My good friend Jonathan Brownell spent the summer of 2003 in Europe. Aside from being a creative programmer, an amazing musician, and a fantabulous juggler, he's also a very good writer. He works for Hewlett Packard and periodically attempts to encourage me to work in his section. I would, if I felt like programming was my calling. The annoying thing is this: I do better in programming than in anything else, and I find great satisfaction in it. Unfortunately, I also know what it does to me, at least in all the environments I have lived in.
Programming rips into my life. I know my problem. I love it too much. For a while, I am ecstatic, bursting with joy from the sheer mental challenge and the freedom of creativity, etc. Accomplishing goals, solving problems, coming up with solutions, tying things together, doing all the things that a mentally intense person dreams of. Then the long weekends begin to pile up, and the long hours begin to grow longer, creeping into the cracks between my relationships with God and humans, wedging them apart. And I begin to feel like a poison has entered my body, acid burning inside my gut. By then, I'm too deeply involved, too deeply needed to leave easily. And the cycle continues, at least, it always did.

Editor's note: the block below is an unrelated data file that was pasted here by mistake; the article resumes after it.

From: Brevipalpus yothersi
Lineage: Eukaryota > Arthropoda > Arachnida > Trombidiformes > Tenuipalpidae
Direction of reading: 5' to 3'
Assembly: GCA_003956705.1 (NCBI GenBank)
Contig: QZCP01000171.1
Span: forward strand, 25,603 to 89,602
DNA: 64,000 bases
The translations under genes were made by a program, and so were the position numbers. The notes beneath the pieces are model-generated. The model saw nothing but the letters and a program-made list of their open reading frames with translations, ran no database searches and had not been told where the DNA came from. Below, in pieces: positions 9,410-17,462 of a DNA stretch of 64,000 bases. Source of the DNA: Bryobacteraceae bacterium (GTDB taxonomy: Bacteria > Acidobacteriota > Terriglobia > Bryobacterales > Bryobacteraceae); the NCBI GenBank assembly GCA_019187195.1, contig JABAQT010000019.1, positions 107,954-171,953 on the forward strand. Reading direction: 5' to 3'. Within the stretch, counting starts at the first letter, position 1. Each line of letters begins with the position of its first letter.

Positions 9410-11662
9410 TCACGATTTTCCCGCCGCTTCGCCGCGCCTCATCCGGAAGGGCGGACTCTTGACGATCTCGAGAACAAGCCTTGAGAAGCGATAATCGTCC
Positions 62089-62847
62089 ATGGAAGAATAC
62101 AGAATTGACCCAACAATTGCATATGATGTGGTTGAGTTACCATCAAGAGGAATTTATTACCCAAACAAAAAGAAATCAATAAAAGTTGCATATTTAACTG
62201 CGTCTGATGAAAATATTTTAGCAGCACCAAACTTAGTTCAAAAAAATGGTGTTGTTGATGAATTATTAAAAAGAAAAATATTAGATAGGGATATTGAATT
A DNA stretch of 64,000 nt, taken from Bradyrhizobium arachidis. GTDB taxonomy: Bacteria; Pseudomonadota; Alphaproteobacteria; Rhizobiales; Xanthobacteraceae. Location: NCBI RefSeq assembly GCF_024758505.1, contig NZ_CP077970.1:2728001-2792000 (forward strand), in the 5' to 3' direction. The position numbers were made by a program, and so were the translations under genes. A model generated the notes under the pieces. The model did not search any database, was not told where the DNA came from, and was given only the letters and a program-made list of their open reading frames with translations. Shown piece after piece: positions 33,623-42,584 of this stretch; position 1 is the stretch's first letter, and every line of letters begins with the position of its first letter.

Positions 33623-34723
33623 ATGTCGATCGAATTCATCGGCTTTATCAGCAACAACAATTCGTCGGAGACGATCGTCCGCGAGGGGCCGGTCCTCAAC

Until I chose the path of a writer.
Anyway, Jonathan brownell wrote a really great account of his trip to Europe entitled "Wanderlust". The story combines photos of his experiences with plenty of insightful and humorous narrative alongside.